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'Overwhelmed' Amanda Knox returns to Seattle

She thanks her supporters for believing in her innocence in the slaying of her roommate, Meredith Kercher, four years ago in Italy.

October 04, 2011|By Kim Murphy, Los Angeles Times

"All I can say is, again, thank you," said her mother, schoolteacher Edda Mellas. "It's because of the letters and calls and just the amazing people's support that we've received from all over the world, especially from Seattle, that we've been able to endure."

Kercher's family, for their part, seemed bewildered at the sudden reversal of Knox's conviction and her speedy exit from Italy.

"While we accept the decision that was handed down … we are now left obviously looking at this again and thinking how a decision that was so certain two years ago has been so emphatically overturned now, which obviously raises further questions," Kercher's brother, Lyle Kercher, told reporters in Perugia.

Her sister, Stephanie Kercher, said the family would wait for the outcome of the prosecution's likely appeal of the reversal, a process that could take a year — and the outcome of which probably depends on whether Knox would ever return to Italy to face the court.

"We don't want the wrong people put away for a crime they didn't commit," she said. "Having said that ... it may be a case of waiting another year now to get the truth."

While some in Perugia cried "Shame!" when the acquittals were read out, in Seattle, many are sympathetic.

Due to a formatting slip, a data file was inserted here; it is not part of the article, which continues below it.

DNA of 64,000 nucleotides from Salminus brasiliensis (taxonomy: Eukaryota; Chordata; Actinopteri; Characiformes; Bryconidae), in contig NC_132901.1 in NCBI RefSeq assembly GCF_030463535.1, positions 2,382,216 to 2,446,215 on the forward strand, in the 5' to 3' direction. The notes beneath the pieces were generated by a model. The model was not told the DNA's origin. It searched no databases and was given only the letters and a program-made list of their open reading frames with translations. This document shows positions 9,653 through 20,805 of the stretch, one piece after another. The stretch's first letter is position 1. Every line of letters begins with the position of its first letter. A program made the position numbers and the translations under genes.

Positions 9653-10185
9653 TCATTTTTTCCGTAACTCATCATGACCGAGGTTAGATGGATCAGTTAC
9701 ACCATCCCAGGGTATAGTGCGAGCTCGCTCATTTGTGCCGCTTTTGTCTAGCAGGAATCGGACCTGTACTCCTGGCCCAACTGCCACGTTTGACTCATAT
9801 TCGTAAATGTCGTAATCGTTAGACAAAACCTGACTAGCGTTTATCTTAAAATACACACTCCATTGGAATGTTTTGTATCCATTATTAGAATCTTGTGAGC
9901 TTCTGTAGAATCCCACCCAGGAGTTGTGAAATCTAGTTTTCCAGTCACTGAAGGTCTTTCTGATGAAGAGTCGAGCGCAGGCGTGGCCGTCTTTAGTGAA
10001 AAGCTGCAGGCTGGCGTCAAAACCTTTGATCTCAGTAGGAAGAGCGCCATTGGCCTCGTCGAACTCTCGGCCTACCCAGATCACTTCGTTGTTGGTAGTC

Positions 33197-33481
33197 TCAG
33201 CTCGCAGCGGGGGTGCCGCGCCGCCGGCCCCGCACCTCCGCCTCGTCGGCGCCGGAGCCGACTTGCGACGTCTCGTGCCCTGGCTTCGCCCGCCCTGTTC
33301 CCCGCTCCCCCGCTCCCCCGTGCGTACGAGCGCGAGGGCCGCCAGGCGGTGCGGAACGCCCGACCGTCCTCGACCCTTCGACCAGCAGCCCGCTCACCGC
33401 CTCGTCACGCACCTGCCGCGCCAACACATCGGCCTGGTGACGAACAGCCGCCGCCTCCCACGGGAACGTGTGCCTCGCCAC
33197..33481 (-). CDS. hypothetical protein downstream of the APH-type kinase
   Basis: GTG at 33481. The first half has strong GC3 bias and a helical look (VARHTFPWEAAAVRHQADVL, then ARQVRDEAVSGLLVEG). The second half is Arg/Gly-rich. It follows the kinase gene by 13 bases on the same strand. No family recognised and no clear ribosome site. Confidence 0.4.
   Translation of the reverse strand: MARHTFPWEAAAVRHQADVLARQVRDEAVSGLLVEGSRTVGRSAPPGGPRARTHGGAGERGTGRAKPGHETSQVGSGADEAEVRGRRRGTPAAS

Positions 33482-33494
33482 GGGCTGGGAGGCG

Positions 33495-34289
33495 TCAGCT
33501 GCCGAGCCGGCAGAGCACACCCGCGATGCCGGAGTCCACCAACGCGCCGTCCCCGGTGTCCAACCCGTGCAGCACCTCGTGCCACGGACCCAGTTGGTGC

"I'm just glad she got out. If she were in America, she'd have gotten out to begin with," said Patty Simons, who had flown to Seattle from Montana and was peering from the sidelines at the elbow-jabbing circus of cameras and TV reporters that surrounded the podium.

"The girl's gone through hell. The DNA evidence was, I thought, polluted from the start, and why they didn't challenge it to begin with, I don't know," said Gary Foster, a retired investment banker from New York who had also flown in and wheeled his bag over for a look.

"But justice prevailed, and in the long run, that's what counts," he said. "She's probably going to have to take a few weeks off, talk with her family, and go on. She's got her whole life ahead of her."

Photos: Amanda Knox

Times staff writer Henry Chu in London contributed to this report.

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